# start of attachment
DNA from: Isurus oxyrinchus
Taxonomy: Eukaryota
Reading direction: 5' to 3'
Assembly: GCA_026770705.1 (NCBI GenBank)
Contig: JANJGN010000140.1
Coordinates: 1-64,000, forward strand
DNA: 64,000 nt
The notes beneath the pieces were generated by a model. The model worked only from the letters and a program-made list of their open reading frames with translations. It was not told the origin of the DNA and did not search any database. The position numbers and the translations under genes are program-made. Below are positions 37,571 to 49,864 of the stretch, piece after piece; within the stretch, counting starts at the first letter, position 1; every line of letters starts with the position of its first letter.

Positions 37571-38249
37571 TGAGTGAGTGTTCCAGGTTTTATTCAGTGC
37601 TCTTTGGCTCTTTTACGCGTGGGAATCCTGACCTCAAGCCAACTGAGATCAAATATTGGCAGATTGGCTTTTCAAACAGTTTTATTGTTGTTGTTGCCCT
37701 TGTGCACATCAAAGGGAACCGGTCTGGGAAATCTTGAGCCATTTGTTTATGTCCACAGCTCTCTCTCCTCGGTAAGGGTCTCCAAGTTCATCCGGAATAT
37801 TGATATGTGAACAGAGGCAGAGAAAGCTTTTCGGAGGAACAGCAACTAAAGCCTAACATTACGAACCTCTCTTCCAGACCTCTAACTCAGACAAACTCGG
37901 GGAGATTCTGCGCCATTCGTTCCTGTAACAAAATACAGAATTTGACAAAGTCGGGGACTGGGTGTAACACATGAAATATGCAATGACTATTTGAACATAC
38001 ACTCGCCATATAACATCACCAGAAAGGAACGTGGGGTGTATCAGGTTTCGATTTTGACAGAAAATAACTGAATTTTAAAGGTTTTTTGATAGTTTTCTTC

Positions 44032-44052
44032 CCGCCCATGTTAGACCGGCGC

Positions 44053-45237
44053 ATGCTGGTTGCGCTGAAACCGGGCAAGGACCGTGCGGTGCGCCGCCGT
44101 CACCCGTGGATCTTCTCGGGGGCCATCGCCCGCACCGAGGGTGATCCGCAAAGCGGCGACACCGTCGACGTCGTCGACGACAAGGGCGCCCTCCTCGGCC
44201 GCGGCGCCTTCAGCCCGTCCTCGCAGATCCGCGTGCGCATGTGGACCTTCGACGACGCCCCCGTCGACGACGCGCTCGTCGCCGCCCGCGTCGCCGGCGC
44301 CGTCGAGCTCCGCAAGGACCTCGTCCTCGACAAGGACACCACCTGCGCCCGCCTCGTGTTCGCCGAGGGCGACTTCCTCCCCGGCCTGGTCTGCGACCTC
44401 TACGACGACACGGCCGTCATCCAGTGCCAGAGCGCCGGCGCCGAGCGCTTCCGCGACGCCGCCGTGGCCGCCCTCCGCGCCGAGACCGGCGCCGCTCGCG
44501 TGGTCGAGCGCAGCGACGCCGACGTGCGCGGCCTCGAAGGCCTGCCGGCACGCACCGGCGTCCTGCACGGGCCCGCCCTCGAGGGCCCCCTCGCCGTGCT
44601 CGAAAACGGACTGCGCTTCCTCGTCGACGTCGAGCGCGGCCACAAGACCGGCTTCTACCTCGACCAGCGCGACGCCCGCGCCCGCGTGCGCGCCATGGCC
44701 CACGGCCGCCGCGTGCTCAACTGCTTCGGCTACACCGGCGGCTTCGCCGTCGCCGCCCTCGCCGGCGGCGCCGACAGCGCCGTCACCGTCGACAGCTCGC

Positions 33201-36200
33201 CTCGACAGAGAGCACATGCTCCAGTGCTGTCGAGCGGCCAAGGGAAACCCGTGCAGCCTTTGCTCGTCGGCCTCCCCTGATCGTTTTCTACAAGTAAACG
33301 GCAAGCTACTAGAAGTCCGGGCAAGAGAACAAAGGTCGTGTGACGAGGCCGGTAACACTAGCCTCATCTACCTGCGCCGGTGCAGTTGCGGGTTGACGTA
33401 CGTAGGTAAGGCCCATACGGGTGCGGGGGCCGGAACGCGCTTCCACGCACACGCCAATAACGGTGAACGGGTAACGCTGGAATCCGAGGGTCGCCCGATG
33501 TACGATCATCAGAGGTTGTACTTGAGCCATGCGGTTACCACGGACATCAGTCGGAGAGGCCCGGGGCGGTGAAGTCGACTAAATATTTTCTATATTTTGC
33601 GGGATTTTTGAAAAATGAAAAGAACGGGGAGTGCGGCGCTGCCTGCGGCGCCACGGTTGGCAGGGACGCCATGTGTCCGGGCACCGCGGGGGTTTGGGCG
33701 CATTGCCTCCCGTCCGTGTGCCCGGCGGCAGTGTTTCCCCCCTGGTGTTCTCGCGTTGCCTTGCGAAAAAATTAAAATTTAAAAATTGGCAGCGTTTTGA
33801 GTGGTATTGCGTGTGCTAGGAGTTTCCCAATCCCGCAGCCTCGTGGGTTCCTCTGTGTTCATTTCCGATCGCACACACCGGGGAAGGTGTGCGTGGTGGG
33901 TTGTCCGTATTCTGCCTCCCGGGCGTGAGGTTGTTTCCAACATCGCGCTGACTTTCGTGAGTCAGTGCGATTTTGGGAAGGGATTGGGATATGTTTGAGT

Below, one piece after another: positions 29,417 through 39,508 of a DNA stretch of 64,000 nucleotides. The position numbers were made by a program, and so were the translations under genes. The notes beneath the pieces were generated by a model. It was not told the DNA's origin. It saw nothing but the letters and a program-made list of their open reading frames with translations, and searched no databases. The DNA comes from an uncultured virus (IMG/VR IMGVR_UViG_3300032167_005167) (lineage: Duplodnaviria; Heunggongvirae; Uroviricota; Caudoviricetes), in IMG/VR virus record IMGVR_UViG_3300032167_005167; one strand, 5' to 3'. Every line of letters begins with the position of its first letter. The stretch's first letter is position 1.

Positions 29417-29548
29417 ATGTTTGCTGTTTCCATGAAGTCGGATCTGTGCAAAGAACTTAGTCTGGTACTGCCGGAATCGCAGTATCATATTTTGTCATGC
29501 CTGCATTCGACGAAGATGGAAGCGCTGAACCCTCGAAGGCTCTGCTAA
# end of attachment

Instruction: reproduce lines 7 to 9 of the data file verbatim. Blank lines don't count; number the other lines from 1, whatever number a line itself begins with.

DNA: 64,000 nt
The notes beneath the pieces were generated by a model. The model worked only from the letters and a program-made list of their open reading frames with translations. It was not told the origin of the DNA and did not search any database. The position numbers and the translations under genes are program-made. Below are positions 37,571 to 49,864 of the stretch, piece after piece; within the stretch, counting starts at the first letter, position 1; every line of letters starts with the position of its first letter.

Positions 37571-38249